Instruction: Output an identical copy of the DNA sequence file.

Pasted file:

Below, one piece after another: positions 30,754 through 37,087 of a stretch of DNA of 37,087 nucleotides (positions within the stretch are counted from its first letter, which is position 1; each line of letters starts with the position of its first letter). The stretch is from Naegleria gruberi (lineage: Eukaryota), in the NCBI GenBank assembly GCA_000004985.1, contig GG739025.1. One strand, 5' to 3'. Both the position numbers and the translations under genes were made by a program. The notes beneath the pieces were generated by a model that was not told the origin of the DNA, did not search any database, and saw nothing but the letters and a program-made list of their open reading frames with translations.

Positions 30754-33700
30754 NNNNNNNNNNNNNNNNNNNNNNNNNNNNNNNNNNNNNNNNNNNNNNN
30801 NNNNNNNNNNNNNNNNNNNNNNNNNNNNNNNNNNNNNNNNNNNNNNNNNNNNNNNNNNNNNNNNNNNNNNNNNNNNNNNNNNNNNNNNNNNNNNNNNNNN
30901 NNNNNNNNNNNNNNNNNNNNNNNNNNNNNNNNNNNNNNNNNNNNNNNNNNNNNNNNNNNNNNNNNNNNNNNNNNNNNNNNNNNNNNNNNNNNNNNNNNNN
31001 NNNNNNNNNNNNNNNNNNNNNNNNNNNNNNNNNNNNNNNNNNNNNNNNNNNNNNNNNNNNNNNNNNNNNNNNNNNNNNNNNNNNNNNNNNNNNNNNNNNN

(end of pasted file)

Below, one piece after another: positions 30,754 through 37,087 of a stretch of DNA of 37,087 nucleotides (positions within the stretch are counted from its first letter, which is position 1; each line of letters starts with the position of its first letter). The stretch is from Naegleria gruberi (lineage: Eukaryota), in the NCBI GenBank assembly GCA_000004985.1, contig GG739025.1. One strand, 5' to 3'. Both the position numbers and the translations under genes were made by a program. The notes beneath the pieces were generated by a model that was not told the origin of the DNA, did not search any database, and saw nothing but the letters and a program-made list of their open reading frames with translations.

Positions 30754-33700
30754 NNNNNNNNNNNNNNNNNNNNNNNNNNNNNNNNNNNNNNNNNNNNNNN
30801 NNNNNNNNNNNNNNNNNNNNNNNNNNNNNNNNNNNNNNNNNNNNNNNNNNNNNNNNNNNNNNNNNNNNNNNNNNNNNNNNNNNNNNNNNNNNNNNNNNNN
30901 NNNNNNNNNNNNNNNNNNNNNNNNNNNNNNNNNNNNNNNNNNNNNNNNNNNNNNNNNNNNNNNNNNNNNNNNNNNNNNNNNNNNNNNNNNNNNNNNNNNN
31001 NNNNNNNNNNNNNNNNNNNNNNNNNNNNNNNNNNNNNNNNNNNNNNNNNNNNNNNNNNNNNNNNNNNNNNNNNNNNNNNNNNNNNNNNNNNNNNNNNNNN